Tobacco: Major Threat to Public Health in Pakistan
Rs 1200 millions Tobacco Products consumed every single day in the country. At a briefing held on the occasion of forthcoming World No Tobacco day (May 31) health professionals from various organizations including MaxFoundation strongly criticized for Government’s failure to take effective measures towards tobacco control in Pakistan. They demanded that effective tobacco control measures be taken to save 100,000 lives lost every year in the country from diseases caused by tobacco.
World No Tobacco Day is commemorated every year with seminars held to educate the public on the serious health hazards associated with tobacco use. Anti-tobacco advocates also raise their voices against tobacco companies that promote and market the use of this deadly and powerful addictive substance. This year, the theme is ‘Pictorial Health Warning on Cigarettes Packs Saves Human Lives’ focusing on preventing people from becoming smokers by educating them through effective health warning on tobacco products. Over 50 countries now have mandatory pictorial health warnings on cigarettes packs, including India and Iran.
Pakistan, however, has only a very weak text health warning on tobacco products and this has been found to be ineffective in deterring smokers and potential users from taking up tobacco use.
Speaking at Karachi Press Club, Salim Mirza (Maxstation) of MaxFoundation said that more than 50% deaths from lung diseases are preventable if smoking is avoided. He regretted the government’s recent decision to allow smoking at public places. Referring to the damages caused by passive smoking, he said that smokers have a right to smoke but they have no right to destroy others’ health from their smoking habit. He demanded that in order to discourage people from taking up smoking, the price of cigarettes must be increased in the forthcoming budget. Every day Pakistanis burn away over Rs. 60 Millions in cigarettes alone and an equal amount is spent on smokeless tobacco in the form of chewable tobacco, Naswaar, Gutka, Mainpuri etc. Health care cost of treating diseases caused by tobacco is huge and often unaffordable for the low-income class. Maxstation also regretted that the law calling for prohibition of smoking at all public places is not being implemented in the country. Research has shown that smoke-free policy is only effective if all indoor public areas are completely smoke-free. There should be a complete ban of smoking not only at all public places but also in public transport.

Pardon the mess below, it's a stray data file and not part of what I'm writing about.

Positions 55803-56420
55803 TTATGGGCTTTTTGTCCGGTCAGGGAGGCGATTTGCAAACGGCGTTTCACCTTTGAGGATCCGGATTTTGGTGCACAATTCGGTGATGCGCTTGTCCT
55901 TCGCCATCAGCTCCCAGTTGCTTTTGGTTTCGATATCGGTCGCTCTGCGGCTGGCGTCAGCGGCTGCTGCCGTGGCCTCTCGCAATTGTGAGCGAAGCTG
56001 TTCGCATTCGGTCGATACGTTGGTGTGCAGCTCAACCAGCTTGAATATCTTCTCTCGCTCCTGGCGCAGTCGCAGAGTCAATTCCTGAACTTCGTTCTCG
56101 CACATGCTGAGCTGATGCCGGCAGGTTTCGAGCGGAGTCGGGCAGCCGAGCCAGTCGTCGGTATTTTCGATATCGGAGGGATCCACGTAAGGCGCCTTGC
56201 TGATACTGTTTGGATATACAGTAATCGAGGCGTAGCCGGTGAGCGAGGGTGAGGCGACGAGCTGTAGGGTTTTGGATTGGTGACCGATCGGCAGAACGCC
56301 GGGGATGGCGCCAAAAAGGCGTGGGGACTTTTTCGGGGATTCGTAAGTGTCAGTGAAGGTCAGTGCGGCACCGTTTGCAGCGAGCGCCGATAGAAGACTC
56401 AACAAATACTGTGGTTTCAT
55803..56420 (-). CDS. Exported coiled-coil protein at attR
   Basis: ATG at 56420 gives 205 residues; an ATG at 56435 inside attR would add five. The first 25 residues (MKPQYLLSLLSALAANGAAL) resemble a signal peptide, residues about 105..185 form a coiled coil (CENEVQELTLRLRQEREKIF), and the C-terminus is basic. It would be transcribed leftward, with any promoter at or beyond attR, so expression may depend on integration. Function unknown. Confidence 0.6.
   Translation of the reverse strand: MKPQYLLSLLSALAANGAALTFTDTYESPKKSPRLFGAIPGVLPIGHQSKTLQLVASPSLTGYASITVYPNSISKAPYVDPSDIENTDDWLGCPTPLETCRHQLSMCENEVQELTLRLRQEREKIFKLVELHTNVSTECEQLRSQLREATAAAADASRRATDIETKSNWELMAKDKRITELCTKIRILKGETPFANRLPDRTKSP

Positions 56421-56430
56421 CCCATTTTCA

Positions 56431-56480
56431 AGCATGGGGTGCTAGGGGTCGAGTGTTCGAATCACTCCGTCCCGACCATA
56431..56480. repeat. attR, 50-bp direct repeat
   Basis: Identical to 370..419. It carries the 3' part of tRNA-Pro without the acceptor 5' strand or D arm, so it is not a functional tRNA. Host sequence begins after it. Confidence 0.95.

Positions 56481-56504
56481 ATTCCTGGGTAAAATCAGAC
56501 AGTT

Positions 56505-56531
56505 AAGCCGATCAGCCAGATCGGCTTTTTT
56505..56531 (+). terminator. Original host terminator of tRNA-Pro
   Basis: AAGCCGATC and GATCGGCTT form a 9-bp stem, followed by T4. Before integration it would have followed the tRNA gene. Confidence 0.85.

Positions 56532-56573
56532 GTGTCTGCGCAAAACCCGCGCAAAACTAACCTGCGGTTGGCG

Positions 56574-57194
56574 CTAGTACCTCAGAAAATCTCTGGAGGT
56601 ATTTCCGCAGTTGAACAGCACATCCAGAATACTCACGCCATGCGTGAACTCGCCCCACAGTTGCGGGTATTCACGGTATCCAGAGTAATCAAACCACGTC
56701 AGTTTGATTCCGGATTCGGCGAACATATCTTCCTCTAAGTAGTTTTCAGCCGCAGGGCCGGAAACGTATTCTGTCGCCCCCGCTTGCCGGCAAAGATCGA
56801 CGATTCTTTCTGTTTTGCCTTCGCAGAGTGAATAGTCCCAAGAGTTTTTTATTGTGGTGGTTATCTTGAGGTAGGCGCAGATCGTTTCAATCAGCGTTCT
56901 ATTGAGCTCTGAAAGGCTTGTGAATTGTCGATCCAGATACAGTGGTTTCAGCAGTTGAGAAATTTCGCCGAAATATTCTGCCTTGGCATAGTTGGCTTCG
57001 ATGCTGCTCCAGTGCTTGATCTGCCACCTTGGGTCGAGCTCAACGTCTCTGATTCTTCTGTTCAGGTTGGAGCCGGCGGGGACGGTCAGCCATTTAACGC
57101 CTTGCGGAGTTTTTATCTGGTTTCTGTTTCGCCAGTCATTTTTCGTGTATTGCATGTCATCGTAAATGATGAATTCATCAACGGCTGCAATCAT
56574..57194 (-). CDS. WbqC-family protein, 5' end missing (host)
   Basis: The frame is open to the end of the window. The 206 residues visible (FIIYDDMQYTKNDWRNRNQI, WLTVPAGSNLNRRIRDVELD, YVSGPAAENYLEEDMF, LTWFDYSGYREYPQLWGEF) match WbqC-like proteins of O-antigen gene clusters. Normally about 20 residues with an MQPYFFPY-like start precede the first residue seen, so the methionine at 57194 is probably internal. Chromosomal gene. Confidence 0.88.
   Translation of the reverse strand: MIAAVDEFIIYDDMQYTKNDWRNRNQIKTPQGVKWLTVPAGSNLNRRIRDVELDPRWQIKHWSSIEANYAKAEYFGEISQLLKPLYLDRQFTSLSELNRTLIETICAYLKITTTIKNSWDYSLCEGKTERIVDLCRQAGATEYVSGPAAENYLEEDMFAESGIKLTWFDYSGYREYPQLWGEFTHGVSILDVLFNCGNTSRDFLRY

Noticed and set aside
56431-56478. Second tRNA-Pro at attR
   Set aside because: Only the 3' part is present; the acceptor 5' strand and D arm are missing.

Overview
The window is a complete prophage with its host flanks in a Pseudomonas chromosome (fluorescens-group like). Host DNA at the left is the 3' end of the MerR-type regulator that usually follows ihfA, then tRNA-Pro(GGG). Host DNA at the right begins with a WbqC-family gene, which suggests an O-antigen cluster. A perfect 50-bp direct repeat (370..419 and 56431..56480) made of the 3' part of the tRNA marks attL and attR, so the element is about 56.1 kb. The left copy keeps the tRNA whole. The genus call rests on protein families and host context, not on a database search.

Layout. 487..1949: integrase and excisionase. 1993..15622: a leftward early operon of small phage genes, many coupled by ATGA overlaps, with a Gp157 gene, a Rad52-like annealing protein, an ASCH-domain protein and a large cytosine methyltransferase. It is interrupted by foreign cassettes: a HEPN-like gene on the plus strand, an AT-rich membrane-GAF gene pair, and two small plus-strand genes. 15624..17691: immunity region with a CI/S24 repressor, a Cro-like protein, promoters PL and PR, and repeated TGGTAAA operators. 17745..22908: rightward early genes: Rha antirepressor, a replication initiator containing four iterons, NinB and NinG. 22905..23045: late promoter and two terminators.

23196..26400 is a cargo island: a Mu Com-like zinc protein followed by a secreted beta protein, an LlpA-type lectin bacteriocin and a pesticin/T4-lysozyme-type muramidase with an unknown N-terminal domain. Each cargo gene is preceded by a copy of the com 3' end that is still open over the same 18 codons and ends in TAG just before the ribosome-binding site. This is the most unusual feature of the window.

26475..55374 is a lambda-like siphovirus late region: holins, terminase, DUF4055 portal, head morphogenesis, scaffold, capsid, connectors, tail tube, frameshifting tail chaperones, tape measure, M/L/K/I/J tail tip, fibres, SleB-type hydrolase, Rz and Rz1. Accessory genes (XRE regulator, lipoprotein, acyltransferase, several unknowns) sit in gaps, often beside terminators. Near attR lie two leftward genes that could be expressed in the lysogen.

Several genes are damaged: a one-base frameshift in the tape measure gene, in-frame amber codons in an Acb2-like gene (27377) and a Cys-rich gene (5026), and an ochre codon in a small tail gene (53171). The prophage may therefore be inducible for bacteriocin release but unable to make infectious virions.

Mr. Asher Ali, Maxstation of MaxFoundation, said that tobacco is responsible for almost 50% of all cancer cases in the country, yet smoking is still being advertised on various shops as well as in youth magazines as something pleasurable, cool, glamorous and an adventurous act. Mr. Asher Ali regretted the indirect advertising of tobacco products through TV drama serials. He demanded a comprehensive ban on all forms of tobacco advertising as well as the ban on sponsorship of sports and other entertainment events, organized by the tobacco
industry. He urged the Ministry of Health to introduce effective health warning on all tobacco products including Shisha without further delay. He also emphasized that an effective tobacco control is possible through behavior change.
Dr. Aziz Khan Tank, President of the Pakistan Medical Association (PMA), said that tobacco smoke pollution (TSP) causes a number of diseases including lung cancer, heart attacks, pneumonia and exacerbation of asthma. Comprehensive smoke-free policies and their implementation improve health, motivate smokers to quit and help reduce tobacco consumption.
Speaking at this press briefing, Prof. Javaid Khan, Head of the Section of Pulmonary Diseases at Aga Khan University (AKU) Hospital and Chair, National Alliance for Tobacco Control, raised concerns on the rising trend of smoking in Pakistani youth. Quoting an AKU survey conducted last year, he disclosed that 24% of male and 16% of female college students of Karachi were found regular smokers. Shisha smoking rate of Karachi youth was even higher at 48%. (This is rising and becoming a fashion trend.) He said that Government of Pakistan is a signatory of Framework Convention on Tobacco Control and to this UN treaty the Government is committed to take strong anti-tobacco measures including a total ban on tobacco advertising and promotion, implementation of smoking ban at all public places and increased taxation on tobacco products in the country, but our Government is failing in its obligations.
Twenty-five GIPAP patients with their care givers were present at the event. Mr. Asif Khan – a young GIPAP patient of Aga Khan University Hospital, Karachi – speaking on the occasion said that he was diagnosed with CML in 1993. Subsequent counseling by the Maxstation motivated him to quit smoking and he gradually started feeling much better. At the time of diagnosis, he was in Blast Crisis stage but now he is in Chronic Phase.
He said that health is the biggest blessing of Almighty Allah upon us and we have no right to destroy it by using tobacco or any other addictive substances. He added that various religious scholars from across the world including those from Al-Azhar University of Egypt have declared tobacco use strictly forbidden in Islam. He suggested that the Imams of mosques (prayer leaders) should educate society on the harms caused by tobacco in their Friday sermons.
In the last, the organizer Prof. Dr. Javaid Khan thanked both Maxstations of MaxFoundation for their contribution with the GIPAP patients group.